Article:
When someone accidentally bumps into us, we don’t expect compensation or punishment, but we very much want to be acknowledged. On the other hand, acknowledgment is insufficient when someone sought to profit from our pain.

We can start by asking, “what is this apology for?” What does the person need from us?

  • To be seen
  • Compensation
  • Punishment for the transgressor
  • Stopping the damage

The first category is the one that most demands humanity, and it’s also the most common. A form letter from a company does not make us feel seen. Neither does an automated text from an airline when a plane is late. One reason that malpractice victims sue is that surgeons sometimes have trouble with a genuine apology. This non-human behavior is getting worse and is being celebrated in parts of our culture (mistaking it for strength), which leads to a demand for the other three.

Compensation is the ancient tradition of seeking to make a victim whole. Unless the injury is solely financial, financial compensation is insufficient, but that doesn’t mean we haven’t tried to build systems that use money to atone for ills.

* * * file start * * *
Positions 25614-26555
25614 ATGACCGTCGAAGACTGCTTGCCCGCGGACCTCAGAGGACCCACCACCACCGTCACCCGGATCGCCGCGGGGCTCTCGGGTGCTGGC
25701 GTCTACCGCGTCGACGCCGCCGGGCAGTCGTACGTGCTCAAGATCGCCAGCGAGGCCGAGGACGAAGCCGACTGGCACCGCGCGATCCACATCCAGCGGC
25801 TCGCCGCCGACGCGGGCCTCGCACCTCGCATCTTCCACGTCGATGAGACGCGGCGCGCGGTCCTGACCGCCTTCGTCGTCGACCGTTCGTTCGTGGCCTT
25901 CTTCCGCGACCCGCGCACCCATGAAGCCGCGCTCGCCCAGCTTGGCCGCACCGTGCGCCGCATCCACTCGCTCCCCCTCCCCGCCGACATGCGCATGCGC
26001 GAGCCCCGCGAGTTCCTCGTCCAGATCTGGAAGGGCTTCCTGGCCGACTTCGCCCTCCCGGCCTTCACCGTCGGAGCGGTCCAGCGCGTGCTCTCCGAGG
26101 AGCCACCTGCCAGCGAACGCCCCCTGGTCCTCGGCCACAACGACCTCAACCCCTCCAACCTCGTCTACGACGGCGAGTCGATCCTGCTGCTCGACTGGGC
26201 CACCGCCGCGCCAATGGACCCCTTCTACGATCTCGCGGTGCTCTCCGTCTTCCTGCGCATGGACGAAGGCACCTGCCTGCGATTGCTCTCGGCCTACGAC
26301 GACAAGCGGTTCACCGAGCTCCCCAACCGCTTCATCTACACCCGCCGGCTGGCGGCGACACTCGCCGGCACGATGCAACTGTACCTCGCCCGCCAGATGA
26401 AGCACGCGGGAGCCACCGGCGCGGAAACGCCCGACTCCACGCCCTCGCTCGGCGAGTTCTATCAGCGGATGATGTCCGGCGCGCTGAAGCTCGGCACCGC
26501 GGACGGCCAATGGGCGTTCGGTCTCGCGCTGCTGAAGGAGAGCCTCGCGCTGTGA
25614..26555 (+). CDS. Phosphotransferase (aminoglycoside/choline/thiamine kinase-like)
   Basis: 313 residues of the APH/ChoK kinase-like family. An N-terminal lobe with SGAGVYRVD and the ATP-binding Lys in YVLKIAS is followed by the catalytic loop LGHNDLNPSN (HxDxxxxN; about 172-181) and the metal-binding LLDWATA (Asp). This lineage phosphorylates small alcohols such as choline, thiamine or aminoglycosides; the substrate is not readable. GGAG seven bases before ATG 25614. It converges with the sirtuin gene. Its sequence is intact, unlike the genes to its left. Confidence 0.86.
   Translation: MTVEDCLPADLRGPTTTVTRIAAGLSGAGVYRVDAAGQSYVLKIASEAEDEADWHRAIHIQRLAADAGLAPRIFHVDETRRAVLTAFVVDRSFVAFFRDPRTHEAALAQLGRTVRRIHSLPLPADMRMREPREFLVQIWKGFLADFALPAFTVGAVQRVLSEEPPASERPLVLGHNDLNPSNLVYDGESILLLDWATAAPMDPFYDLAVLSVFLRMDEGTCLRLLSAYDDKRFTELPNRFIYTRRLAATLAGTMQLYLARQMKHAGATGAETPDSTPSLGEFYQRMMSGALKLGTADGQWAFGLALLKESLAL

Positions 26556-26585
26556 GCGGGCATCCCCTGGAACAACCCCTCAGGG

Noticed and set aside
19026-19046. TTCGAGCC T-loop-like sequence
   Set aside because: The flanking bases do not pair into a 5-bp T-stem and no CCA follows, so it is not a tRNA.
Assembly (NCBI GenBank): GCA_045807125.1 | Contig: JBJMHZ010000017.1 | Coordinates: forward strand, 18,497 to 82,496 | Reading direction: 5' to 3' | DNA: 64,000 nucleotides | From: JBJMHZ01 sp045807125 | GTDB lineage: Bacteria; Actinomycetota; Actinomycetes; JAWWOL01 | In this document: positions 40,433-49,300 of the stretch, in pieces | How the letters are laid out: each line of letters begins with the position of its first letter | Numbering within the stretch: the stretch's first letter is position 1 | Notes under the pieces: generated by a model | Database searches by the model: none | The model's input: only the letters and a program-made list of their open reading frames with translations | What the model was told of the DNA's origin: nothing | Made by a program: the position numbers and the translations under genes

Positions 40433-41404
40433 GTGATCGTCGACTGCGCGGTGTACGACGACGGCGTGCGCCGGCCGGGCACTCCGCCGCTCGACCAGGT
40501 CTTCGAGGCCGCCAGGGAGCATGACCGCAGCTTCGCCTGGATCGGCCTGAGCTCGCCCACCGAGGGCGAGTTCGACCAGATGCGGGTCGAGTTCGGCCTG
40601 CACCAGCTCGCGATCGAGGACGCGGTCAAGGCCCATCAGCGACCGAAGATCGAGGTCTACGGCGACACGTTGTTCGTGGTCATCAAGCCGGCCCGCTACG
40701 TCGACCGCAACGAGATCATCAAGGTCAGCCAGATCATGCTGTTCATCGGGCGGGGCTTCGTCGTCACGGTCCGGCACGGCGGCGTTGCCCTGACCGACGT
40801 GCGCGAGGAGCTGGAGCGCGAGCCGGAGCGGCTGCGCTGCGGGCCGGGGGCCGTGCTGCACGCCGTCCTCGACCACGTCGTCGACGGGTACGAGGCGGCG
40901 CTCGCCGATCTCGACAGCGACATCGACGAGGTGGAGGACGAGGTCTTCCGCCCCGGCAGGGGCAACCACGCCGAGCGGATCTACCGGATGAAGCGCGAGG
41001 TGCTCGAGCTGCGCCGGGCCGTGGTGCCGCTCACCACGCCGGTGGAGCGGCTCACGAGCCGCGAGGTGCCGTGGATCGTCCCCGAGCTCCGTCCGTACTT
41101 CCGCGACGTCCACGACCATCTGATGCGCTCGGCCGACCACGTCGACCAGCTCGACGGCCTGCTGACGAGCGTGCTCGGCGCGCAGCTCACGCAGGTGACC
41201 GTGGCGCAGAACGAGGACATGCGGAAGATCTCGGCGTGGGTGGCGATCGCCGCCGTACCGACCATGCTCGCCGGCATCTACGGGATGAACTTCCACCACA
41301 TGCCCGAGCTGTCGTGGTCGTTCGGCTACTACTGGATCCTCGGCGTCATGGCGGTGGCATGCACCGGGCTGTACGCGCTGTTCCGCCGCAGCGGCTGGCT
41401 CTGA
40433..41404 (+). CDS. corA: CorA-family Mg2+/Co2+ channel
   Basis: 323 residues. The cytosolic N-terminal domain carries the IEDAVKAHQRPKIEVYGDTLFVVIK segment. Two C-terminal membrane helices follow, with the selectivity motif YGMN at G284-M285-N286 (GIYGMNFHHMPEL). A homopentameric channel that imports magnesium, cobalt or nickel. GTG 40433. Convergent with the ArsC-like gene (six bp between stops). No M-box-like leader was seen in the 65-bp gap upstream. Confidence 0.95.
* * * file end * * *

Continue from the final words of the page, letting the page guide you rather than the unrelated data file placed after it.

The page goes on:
Punishment is different from compensation. Punishment allows the victim to feel seen, because he or she is now aware that the transgressor feels some pain as well. (Punishment is unsatisfying to the victim if he or she is unaware of it). Punishment is economically suspect, though, because other than the second-order feeling of being seen, the punishment doesn’t directly help the person who was injured. It also can spiral forward, leading to ever more damage.

And finally, stopping the damage, which often co-exists with the other three needs. This is the affirmative act of making sure it doesn’t happen again. This is correcting the website so that the next person who reads it won’t see the same error. This is fixing the railing so the next visitor won’t trip and fall. This is the organization investing time and energy to actually improve its systems.

Compounding these totally different sorts of apologies is the very industrial idea of winning. Victims have been sold that it’s not enough that your compensation is merely helpful, but it has to be the most. That you won the biggest judgment in history. That the transgressor isn’t simply going to jail, but is going to jail forever, far away, in solitary confinement. We’ve all ended up in a place where one of the ways to feel seen is to also feel like you came in first place compared to others.